Media Release: Pennsylvania Special Election Underscores Urgent Need for Voter-Verifiable Paper Systems to Check Computer-Generated Votes

Marian K. Schneider: “All races should be audited – whether they are close or not.” The following is a statement from Marian K. Schneider, president of Verified Voting, formerly Deputy Secretary for Elections and Administration in the Pennsylvania Department of State, about Tuesday’s special election in Pennsylvania’s 18th Congressional District. For additional media inquires, please…

National: There’s more to Russia’s cyber interference than the Mueller probe suggests | The Washington Post

An underlying theme running through special counsel Robert S. Mueller III’s investigation is that Russia’s ultimate goal was to make sure Donald Trump was elected president. That’s just part of the picture. Last month, Mueller’s team released the details of the grand jury indictments of 13 Russian nationals, as well as a shadowy Russian firm known as the Internet Research Agency, for conducting information warfare against the United States and breaking three U.S. federal laws. Our research looks at Russian cyber and information warfare activity — and distinct patterns begin to emerge. But this is a nonlinear strategy and a long-term assault on Russia’s adversaries. Although boosting the Trump campaign may have been one of Russia’s primary goals in 2016, the 2020 goal could just as easily be helping the president’s Democratic challenger.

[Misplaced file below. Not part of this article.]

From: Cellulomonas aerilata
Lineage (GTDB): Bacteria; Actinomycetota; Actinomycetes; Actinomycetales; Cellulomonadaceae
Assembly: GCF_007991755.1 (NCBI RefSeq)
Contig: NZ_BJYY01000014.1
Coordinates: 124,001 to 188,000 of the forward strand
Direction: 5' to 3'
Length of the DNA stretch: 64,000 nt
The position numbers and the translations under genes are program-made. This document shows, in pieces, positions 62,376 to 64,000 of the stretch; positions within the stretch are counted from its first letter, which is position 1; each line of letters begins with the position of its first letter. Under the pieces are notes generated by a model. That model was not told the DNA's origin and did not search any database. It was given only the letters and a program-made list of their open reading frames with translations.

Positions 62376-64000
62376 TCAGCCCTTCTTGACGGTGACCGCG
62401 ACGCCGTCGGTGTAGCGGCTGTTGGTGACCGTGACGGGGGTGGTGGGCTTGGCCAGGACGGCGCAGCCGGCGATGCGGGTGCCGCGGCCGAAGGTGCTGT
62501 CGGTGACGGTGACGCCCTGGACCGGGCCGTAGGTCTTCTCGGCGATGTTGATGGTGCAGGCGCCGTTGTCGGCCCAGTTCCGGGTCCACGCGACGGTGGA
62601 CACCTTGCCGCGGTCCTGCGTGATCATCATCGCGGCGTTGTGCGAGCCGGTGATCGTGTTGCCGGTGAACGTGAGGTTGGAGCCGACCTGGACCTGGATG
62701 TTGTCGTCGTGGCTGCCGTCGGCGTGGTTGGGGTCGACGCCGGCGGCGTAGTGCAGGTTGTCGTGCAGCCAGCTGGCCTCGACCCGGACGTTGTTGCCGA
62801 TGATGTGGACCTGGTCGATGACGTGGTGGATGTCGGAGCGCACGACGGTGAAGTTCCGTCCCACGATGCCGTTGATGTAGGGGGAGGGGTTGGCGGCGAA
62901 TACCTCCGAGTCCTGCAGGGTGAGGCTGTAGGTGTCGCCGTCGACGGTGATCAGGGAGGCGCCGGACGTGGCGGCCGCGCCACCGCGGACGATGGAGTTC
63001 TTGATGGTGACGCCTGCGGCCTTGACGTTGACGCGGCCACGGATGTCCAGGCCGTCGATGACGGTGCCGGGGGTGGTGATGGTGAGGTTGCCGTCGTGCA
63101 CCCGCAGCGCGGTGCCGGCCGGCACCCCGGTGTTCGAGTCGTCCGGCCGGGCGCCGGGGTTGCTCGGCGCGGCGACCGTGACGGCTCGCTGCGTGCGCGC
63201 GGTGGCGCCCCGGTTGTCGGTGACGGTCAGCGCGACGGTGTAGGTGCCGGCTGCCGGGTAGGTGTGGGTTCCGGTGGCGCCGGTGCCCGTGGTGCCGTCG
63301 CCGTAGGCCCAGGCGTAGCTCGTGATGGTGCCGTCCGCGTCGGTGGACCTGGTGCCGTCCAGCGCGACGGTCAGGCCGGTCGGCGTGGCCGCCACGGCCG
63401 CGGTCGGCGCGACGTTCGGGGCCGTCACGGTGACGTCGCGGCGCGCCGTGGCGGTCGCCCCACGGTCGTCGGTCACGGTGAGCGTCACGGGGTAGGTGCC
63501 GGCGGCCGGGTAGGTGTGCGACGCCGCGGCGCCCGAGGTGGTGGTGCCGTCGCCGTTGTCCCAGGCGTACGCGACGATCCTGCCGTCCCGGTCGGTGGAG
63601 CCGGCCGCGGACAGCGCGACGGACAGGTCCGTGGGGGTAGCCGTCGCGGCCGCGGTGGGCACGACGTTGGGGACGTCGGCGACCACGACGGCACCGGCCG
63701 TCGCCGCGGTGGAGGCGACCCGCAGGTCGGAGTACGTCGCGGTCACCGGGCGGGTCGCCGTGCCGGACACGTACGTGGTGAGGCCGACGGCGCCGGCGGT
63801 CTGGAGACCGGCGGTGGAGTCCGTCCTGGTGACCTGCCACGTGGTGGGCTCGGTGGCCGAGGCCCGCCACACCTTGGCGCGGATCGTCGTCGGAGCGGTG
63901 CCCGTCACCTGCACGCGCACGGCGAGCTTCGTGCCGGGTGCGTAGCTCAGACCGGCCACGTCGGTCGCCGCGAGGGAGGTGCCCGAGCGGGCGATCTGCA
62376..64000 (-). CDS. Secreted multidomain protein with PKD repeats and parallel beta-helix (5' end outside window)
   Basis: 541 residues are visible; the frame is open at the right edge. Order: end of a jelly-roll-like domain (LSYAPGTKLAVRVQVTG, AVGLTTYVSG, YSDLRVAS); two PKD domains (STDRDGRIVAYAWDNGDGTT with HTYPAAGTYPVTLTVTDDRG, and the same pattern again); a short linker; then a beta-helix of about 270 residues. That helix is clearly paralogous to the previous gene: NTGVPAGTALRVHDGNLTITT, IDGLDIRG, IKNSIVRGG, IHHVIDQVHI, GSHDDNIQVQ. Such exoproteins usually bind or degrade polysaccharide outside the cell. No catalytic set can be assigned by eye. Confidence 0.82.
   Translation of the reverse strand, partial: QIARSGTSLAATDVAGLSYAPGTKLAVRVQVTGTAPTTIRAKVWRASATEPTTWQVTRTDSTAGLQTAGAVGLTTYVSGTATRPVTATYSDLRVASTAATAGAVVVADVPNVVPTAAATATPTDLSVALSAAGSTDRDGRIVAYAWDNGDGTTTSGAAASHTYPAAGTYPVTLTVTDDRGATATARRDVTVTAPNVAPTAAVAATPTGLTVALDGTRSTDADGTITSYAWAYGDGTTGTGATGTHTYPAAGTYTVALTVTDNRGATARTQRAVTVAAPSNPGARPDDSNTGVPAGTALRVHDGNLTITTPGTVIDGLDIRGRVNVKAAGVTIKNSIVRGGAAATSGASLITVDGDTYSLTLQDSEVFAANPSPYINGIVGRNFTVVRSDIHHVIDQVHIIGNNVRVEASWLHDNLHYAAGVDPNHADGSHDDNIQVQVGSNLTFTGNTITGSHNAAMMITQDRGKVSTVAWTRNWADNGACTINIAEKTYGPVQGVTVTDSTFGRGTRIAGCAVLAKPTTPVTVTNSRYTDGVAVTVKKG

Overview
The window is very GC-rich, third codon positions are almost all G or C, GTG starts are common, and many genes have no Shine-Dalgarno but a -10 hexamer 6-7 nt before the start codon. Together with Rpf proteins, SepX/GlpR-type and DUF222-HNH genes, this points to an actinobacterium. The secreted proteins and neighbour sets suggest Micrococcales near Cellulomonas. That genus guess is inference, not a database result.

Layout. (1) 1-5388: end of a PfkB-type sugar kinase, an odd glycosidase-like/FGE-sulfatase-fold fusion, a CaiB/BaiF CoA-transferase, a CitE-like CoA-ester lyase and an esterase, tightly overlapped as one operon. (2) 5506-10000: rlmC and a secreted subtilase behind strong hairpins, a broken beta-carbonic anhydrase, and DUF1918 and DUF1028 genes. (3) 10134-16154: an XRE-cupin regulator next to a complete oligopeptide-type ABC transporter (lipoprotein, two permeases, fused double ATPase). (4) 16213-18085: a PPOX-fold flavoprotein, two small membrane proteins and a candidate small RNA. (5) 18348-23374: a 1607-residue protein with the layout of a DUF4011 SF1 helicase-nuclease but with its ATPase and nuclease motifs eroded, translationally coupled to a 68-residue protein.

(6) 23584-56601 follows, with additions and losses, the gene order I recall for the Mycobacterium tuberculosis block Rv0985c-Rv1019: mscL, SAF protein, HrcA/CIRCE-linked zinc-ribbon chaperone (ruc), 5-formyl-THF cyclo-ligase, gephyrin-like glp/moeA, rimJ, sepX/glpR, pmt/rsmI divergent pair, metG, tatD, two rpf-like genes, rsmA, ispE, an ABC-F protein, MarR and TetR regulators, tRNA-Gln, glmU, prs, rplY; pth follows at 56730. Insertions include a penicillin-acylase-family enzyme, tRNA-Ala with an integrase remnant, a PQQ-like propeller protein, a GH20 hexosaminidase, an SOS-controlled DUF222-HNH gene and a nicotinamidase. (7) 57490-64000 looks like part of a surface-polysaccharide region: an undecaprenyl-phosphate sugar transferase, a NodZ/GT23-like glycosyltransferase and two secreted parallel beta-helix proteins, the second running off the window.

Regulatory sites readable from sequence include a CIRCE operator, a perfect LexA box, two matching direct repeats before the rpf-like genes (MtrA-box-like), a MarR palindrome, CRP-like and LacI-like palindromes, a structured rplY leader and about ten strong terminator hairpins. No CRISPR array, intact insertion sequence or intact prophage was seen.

Editorials: Weakening encryption is no solution to election hacking | Joel Wallenstrom/The Hill

FBI Director Christopher Wray is right: The cyber threat has evolved into a full blown information security crisis with the ongoing midterm elections becoming the primary concern. Meanwhile, the Senate’s email system is being probed by an adversary and the FBI is looking into the hacking of former Tennessee Gov. Phil Bredesen’s Senate campaign communications. Despite all this, Wray has renewed the call for weakening of encryption, the one measure proven to safeguard our critical information. While unobstructed access to everyone’s information through a ‘magical digital backdoor’ would make investigations easier, it would also make law enforcement’s task of protecting our economy, national security, and personal information practically impossible.

Georgia: House advances bill to reduce voting hours in Atlanta | Atlanta Journal-Constitution